“Lions shouldn’t be a liability to Kenyans. Lions are supposed to be viewed as assets to Kenyans,” Dr. Musyoki reasons. They are one of the Big Five and are therefore supposed to be viewed as animals of enormous benefit to the country, being that they are a main attraction when it comes to tourism. “The lion occupies a very important position in Kenya’s history and symbolism,” he concludes. But all is not lost. In the next five years, KWS proposes to have the lion population increase to 3,000 and up to 4,000 in 10 years. However, caution is advisable because excessive numbers may also mean increase in conflict. “The strategy is premised on three things. One is to conserve as many lions as we can within the current circumstances. Secondly to conserve as many of their food species as possible and then thirdly is to eliminate or limit human lion conflict.” Last year, The Wildlife Act was passed re-introducing compensation to farmers who lose livestock. Additionally, KWS is involved in assisting people put up Lion Proof Bomas around their homesteads as well as encouraging large land owners to get into conservation work, which has so far produced results. “We have more than 100 private and community wildlife areas,” says Dr. Musyoki, and “the total acreage that has been converted into wildlife conservation is in excess of 8,000 km².” This is in Isiolo and northwards, where Adamson’s work was based.

In his 33 years working with lions, Adamson jotted down his moments with them as well as his concerns for the wild creatures. In one of his musings, he reflected on his work as it was viewed and his apprehension of what was to come. “Quite Pride and Joy, the life of a warden involved “keeping a check on man-eating lions, crop-raiding elephants [and] poachers.” In those days, poaching was rare — not the destructive menace it is today. However, professional hunting did threaten wildlife. “There were a lot of people hunting, and he was very, very strict with them,” Baxendale says, about his godfather. “He never ever allowed them to get away with anything. He was in total control.” Adamson also had the foresight to realise that if sport hunting continued, there would eventually be no wildlife left, which led him to persuade the national reserve councils to protect some of the more vulnerable areas and forbid the practice. That was the beginning of his conservation work, and for Kenya, the start of her national parks, because in those days the areas were mainly national reserves. Today “we’ve got Samburu Park and Buffalo Springs and Shaba, and all these places,” Baxendale points out, “because [Adamson] instigated all that.”

A Family Man

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A common occurrence – besides Adamson frequently walking bare-chested – with the lions and lionesses that Adamson took care of was sitting atop the Land Rover that he used to drive around the reserve in.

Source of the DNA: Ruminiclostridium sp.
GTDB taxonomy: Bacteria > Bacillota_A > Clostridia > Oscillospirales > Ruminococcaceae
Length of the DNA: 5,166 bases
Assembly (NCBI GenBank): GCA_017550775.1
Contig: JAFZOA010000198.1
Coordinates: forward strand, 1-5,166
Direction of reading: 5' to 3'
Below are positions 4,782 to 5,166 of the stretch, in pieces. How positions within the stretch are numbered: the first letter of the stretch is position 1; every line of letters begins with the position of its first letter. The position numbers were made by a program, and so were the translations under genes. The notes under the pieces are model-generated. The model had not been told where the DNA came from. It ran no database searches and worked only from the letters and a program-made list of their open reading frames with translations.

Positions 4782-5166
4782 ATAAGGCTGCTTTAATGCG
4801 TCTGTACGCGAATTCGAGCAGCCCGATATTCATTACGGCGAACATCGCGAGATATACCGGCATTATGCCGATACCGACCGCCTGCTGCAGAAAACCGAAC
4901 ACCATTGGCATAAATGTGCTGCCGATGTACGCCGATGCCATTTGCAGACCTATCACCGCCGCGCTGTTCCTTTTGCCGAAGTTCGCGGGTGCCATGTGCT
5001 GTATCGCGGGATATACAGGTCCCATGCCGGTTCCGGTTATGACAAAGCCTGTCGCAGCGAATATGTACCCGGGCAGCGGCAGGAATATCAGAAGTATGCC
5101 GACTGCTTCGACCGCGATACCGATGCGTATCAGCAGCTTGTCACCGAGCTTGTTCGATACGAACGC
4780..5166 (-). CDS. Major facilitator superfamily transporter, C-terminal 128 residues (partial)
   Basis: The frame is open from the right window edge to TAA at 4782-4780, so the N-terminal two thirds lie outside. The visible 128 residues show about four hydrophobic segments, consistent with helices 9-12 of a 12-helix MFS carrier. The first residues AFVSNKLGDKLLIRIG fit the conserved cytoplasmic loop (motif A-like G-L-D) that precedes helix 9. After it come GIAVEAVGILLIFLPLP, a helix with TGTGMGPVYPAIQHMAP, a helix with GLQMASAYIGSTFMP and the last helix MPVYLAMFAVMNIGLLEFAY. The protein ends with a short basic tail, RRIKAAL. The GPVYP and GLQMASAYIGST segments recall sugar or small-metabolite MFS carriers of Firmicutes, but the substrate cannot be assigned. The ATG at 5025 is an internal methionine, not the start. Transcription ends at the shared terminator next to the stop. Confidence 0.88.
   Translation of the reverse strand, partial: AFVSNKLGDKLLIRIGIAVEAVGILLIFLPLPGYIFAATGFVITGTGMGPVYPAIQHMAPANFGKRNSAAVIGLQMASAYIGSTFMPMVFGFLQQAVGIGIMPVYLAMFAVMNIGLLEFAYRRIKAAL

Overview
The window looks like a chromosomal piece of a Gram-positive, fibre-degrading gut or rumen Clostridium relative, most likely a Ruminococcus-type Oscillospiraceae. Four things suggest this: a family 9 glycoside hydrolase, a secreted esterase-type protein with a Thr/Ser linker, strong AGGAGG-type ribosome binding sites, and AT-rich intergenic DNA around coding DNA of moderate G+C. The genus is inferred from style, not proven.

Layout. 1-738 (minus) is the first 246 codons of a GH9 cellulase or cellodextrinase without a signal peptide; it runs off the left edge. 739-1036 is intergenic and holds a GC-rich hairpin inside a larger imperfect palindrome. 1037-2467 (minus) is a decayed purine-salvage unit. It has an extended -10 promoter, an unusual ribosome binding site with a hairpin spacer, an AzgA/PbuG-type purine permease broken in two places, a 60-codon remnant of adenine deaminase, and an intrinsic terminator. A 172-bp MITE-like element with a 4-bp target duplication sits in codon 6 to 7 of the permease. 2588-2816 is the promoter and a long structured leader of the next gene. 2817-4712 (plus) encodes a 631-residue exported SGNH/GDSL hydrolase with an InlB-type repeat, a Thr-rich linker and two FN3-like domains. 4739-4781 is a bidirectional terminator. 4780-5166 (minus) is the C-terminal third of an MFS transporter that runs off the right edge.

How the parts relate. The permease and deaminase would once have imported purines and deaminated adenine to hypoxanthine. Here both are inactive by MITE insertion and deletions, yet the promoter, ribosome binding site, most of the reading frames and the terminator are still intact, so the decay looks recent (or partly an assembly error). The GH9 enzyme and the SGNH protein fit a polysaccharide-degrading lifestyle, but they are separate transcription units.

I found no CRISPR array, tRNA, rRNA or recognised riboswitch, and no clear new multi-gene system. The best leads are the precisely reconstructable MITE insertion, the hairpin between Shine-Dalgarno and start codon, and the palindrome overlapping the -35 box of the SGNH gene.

Perhaps the most significant, personal qualities to Adamson, besides his striking facial hair, were: he hardly wore a shirt and was always in shorts and sandals, a stick in his hand and sometimes a rifle hanging from his shoulder. There was tranquillity to him in the way he spoke, walked and approached everything. If you ask close friends what kind of man Adamson was, “he was the quiet, modest, delightful man he remained to the end,” McKenna will say, while Fitzjohn adds “kind, forgiving, immensely patient, enormously brave, at peace with himself and the world he had lived in for so long,” and Baxendale fittingly utters, “he was such a gentleman; he was such a lovely, easy person.”

Four years after landing his dream job, Adamson, while at a Christmas party, met the woman who would later become his life partner. At the time they met, though, she was married. “I realised that Joy and myself were falling in love with each other and this created a really embarrassing situation,” Adamson said in a 1980 interview. A month after they met, he had to go to Nairobi for his usual meetings with the senior game warden. “I made up my mind on no account would I see anything of Joy. So I went to a hotel and booked a room. As I came out of the door, who did I see but Joy, and that was the end of all my good intentions.” In 1944, after Joy finalised her divorce, the two got married. “We spent most of the time on safari, out on the plains, into the deserts and forest, up to the lakes and the mountains, and “Who will now care for the animals, for they cannot look after themselves? Are there young men and women in Kenya who are willing to take on this charge? Who will raise their voices, when mine is carried away on the wind?”